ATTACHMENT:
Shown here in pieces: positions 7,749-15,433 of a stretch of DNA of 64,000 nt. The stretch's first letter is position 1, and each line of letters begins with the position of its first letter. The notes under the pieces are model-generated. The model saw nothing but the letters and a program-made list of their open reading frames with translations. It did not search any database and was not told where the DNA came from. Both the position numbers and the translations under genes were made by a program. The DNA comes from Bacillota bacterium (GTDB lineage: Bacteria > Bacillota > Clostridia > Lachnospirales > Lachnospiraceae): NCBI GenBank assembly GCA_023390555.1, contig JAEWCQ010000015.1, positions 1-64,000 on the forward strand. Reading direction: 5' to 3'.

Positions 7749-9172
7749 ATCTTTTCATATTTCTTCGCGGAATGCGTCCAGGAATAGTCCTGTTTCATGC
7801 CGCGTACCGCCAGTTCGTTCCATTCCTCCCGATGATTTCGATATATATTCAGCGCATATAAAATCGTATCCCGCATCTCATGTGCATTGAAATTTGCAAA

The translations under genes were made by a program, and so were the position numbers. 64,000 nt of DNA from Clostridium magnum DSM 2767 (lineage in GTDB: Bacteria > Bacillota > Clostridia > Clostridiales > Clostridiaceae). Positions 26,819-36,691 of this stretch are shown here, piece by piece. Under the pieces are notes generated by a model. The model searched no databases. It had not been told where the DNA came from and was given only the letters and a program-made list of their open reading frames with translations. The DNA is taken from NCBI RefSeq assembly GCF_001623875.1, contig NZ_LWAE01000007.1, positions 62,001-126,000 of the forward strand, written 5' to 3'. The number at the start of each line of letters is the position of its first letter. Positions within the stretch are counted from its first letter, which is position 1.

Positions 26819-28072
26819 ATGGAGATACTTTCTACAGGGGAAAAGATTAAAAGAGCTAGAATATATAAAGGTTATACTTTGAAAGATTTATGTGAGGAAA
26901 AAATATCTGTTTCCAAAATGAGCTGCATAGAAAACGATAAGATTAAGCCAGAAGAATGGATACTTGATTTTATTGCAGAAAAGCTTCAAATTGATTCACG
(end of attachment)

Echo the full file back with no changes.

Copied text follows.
Shown here in pieces: positions 7,749-15,433 of a stretch of DNA of 64,000 nt. The stretch's first letter is position 1, and each line of letters begins with the position of its first letter. The notes under the pieces are model-generated. The model saw nothing but the letters and a program-made list of their open reading frames with translations. It did not search any database and was not told where the DNA came from. Both the position numbers and the translations under genes were made by a program. The DNA comes from Bacillota bacterium (GTDB lineage: Bacteria > Bacillota > Clostridia > Lachnospirales > Lachnospiraceae): NCBI GenBank assembly GCA_023390555.1, contig JAEWCQ010000015.1, positions 1-64,000 on the forward strand. Reading direction: 5' to 3'.

Positions 7749-9172
7749 ATCTTTTCATATTTCTTCGCGGAATGCGTCCAGGAATAGTCCTGTTTCATGC
7801 CGCGTACCGCCAGTTCGTTCCATTCCTCCCGATGATTTCGATATATATTCAGCGCATATAAAATCGTATCCCGCATCTCATGTGCATTGAAATTTGCAAA

The translations under genes were made by a program, and so were the position numbers. 64,000 nt of DNA from Clostridium magnum DSM 2767 (lineage in GTDB: Bacteria > Bacillota > Clostridia > Clostridiales > Clostridiaceae). Positions 26,819-36,691 of this stretch are shown here, piece by piece. Under the pieces are notes generated by a model. The model searched no databases. It had not been told where the DNA came from and was given only the letters and a program-made list of their open reading frames with translations. The DNA is taken from NCBI RefSeq assembly GCF_001623875.1, contig NZ_LWAE01000007.1, positions 62,001-126,000 of the forward strand, written 5' to 3'. The number at the start of each line of letters is the position of its first letter. Positions within the stretch are counted from its first letter, which is position 1.

Positions 26819-28072
26819 ATGGAGATACTTTCTACAGGGGAAAAGATTAAAAGAGCTAGAATATATAAAGGTTATACTTTGAAAGATTTATGTGAGGAAA
26901 AAATATCTGTTTCCAAAATGAGCTGCATAGAAAACGATAAGATTAAGCCAGAAGAATGGATACTTGATTTTATTGCAGAAAAGCTTCAAATTGATTCACG